Also, on a given page, you can highlight all instances that match a particular selector. For example, if you notice a bug with a rendering of profile images on dark and light sections of the page, you can highlight all instances of a particular class without manually searching for them or adding extra styles to highlight them. It’s enough to locate the selector in Styles panel and choose a target icon to “highlight all elements matching this selector”.
In the “Styles” panel, Firefox also explains which CSS properties aren’t affecting the selected element and why, along with recommendations of what might help to fix the issue or avoid unexpected behavior (the feature is called Inactive CSS ).
Another handy feature is that Firefox assigns
badges to elements that are causing the container to overflow or scroll (
) — very helpful when you are trying to figure out why a horizontal scrollbar appears all of a sudden, or an element doesn’t behave as expected.
Expanding Nodes Recursively (Chrome, Edge, Firefox)
When inspecting an element with a deeply nested DOM, sometimes it might take a while to traverse down the tree, from one nested node to another. By right-clicking on the arrow on a node, you can choose “Expand recursively” and the currently-selected node (and all of its children) will expand with one single click. Alternatively, you can hold Option (or Ctrl + Alt on Windows) while clicking the arrow icon next to the element’s name.
Gather And Export Code Coverage (Chrome, Edge)
With “Code coverage” in place, going through a couple of scenarios that include a lot of tapping, tabbing and window resizing, we also export coverage data that DevTools collects as JSON (via the export/download icon). On top of that, you could use Puppeteer that also provides an API to collect coverage (but we aren’t there yet).
Media Queries Debugging (Chrome, Edge)
With dozens of media queries in flight for a given page, it can easily become difficult to keep track of the styles being overwritten by other styles scoped within a media query. To find the specific section in your CSS file that might be causing unexpected behavior, we could turn our attention to the media query debugger . By default, it’s hidden away behind the “Settings” cog in the device toolbar, but it’s actually quite helpful when it’s available by default.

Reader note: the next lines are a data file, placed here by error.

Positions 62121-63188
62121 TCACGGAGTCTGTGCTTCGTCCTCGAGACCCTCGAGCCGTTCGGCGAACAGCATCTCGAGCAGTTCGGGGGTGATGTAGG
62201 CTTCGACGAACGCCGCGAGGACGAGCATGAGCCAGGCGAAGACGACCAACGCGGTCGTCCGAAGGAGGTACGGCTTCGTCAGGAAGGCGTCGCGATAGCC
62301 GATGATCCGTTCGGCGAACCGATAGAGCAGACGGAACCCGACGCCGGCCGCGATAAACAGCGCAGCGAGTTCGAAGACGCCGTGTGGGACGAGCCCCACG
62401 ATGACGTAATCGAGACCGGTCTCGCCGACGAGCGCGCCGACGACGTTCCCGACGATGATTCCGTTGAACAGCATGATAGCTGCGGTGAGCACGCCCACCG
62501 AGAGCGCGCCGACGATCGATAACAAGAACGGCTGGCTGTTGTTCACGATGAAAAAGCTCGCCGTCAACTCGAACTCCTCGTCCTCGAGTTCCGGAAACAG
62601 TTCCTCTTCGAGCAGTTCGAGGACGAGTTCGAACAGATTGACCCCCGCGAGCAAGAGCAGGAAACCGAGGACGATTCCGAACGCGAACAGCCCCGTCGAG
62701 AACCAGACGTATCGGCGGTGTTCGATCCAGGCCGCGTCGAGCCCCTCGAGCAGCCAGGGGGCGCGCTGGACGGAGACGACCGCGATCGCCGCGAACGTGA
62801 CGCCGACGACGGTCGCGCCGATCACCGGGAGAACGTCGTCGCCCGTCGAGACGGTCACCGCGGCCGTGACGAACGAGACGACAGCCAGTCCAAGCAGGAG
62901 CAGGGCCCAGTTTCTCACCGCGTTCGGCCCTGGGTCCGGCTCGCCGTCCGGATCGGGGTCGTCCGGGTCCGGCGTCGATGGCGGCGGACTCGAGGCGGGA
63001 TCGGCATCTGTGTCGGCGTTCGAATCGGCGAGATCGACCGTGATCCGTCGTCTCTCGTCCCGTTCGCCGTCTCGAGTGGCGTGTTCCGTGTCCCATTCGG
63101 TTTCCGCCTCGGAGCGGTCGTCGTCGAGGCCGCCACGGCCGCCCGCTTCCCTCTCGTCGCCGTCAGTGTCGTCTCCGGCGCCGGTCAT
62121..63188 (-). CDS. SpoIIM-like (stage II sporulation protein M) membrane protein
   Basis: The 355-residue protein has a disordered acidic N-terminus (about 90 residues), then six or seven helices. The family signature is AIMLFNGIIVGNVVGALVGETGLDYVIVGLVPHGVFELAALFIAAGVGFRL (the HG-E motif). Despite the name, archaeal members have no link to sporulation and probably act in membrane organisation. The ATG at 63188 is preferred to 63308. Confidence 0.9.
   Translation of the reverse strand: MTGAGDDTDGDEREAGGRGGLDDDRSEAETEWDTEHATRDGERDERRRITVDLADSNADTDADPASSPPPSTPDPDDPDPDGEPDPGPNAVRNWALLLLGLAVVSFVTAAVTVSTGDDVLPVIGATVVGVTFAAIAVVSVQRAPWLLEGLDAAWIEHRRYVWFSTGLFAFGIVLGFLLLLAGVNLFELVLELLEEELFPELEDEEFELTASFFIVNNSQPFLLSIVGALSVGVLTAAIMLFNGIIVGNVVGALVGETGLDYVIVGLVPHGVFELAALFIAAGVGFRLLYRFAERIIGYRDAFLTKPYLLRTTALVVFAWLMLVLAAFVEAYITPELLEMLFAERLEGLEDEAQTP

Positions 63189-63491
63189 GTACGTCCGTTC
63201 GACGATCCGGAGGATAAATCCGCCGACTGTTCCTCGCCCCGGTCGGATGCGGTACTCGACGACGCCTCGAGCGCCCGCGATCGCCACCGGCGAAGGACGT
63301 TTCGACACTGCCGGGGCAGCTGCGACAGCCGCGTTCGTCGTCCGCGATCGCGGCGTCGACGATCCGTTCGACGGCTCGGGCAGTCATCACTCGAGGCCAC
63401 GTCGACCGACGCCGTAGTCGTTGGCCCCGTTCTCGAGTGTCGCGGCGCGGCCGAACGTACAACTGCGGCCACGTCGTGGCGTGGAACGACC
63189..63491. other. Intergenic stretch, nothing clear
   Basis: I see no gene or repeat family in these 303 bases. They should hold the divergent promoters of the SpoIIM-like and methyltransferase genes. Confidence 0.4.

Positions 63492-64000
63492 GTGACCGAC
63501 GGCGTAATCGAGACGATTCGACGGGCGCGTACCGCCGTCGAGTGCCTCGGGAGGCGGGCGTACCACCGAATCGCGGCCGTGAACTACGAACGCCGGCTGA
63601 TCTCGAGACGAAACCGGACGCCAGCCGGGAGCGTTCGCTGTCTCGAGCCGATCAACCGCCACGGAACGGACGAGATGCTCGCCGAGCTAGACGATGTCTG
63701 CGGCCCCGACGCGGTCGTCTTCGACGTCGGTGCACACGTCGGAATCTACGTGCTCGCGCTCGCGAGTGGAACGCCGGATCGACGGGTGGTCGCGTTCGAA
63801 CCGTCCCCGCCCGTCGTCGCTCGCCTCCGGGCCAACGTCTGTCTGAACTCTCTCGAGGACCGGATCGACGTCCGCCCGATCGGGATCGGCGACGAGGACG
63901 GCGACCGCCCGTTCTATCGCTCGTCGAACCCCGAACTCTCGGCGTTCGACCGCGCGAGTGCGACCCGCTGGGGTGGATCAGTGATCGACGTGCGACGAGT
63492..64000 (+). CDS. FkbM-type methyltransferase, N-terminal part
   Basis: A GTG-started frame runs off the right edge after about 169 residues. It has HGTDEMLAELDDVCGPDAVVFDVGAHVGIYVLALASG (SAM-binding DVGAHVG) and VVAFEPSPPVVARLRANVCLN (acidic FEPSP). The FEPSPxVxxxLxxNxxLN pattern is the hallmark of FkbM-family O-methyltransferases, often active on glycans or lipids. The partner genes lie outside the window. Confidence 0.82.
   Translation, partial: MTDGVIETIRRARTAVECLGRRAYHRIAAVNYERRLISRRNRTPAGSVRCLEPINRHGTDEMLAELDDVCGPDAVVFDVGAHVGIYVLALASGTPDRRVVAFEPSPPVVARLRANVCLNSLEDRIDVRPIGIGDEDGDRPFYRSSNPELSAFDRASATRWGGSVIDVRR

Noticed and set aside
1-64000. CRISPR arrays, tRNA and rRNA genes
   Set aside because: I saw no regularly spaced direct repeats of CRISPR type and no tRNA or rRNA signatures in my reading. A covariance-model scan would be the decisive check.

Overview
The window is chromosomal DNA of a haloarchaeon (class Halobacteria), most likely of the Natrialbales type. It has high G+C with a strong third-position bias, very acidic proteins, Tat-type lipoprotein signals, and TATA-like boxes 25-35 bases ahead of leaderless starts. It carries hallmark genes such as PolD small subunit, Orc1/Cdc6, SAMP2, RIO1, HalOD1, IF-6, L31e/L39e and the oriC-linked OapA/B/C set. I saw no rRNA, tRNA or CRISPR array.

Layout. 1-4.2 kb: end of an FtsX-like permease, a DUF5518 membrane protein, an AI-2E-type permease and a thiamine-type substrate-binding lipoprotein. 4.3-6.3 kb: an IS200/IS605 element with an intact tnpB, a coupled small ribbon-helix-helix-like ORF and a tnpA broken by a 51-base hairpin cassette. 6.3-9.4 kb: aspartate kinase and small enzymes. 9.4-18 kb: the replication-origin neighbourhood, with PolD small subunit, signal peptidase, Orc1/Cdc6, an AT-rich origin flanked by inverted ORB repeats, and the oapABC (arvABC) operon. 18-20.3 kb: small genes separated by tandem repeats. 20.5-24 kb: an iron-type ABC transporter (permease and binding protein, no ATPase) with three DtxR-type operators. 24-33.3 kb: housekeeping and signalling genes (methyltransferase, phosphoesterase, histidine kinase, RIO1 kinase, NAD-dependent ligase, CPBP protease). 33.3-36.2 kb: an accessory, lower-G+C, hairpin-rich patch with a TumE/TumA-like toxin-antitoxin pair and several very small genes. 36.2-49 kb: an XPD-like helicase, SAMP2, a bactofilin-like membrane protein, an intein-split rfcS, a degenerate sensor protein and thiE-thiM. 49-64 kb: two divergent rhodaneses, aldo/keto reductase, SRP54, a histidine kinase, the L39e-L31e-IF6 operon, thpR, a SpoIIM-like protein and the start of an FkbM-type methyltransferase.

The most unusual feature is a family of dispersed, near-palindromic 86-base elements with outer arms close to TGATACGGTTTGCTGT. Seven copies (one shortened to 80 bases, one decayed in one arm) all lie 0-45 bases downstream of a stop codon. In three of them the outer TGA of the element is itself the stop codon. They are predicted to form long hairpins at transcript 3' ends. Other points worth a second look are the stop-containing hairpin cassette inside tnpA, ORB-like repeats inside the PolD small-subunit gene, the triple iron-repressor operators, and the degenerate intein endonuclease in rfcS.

Toggle the device toolbar (responsive mode) with Cmd/Ctrl + Shift + M and choose the three dots in the right upper corner. Then choose “Show media queries”. Now you should be able to see horizontal bars representing the scope of each media query .
They might appear a bit confusing at first, but the way these bars are aligned represents screen width, and is replicated on the left and on the right side of the viewport. The bars closer to the center of the screen are overwritten by the ones further away from the center. The blue bar on the top indicates
media queries, the green one
media queries, and orange one stands for only
For all of the bars, you can track which media queries they contain when hovering over them. You can jump to a specific media query range and inspect layout issues in detail with Styles panel open. By clicking on any position on a bar, you can trigger specific breakpoints, and if you right click on a bar, you can reveal its position in the source code. In fact, you can quickly jump back and forth between media queries, rather than resizing the screen manually and checking the screen width over and and over again.
As a quick side note, you can also specify your custom emulated devices instead of the pre-defined ones — in fact, there are plenty of device presets available already. Plus, you can use the “Sensors” pane to control specific device sensors if needed. Additionally, in Firefox you can enable and disable touch simulation, and define a specific User Agent, e.g. to check how the page behaves with a search engine crawler requesting the page.
Emulate Preference Media Queries (Chrome, Edge, Firefox)
Additionally to screen size-related media queries, we can also emulate accessibility-specific media queries, e.g.
and vision deficiencies. To toggle the emulation, head to the Command Control panel (
) and type “Show rendering”. Now, in the settings you can choose a preferred emulation.
(That’s also where you can choose to highlight areas that need to be repainted (“Paint Flashing”), areas that have shifted (“Layout Shift Regions”) and debug scrolling performance issues.)
Talking about emulation: remember how in the past you might have struggled with finding a layout bug for you print stylesheet? In the same panel, you can preview how your print styles work here as well — no need to print a PDF of a random page over and over again to figure out what caused a major rendering issue any more.
Also, in the same panel in Chrome you can add all sorts of rendering debugging features — e.g. paint flashing, layer borders, scrolling performance issues, disabling AVIF and WebP.
As a side note, there is a DevTools toolbar option for “ Force Dark Appearance ” and a “ Force Print Media styles ” in Safari, and you can simulate vision deficiencies in the “Accessibility” tab in Firefox. (We’ll talk a bit more about Accessibility later.) In Firefox, the print view is also available above the “Styles” pane in the “Inspect” mode.
Automatically Open DevTools In Each New Tab (Chrome)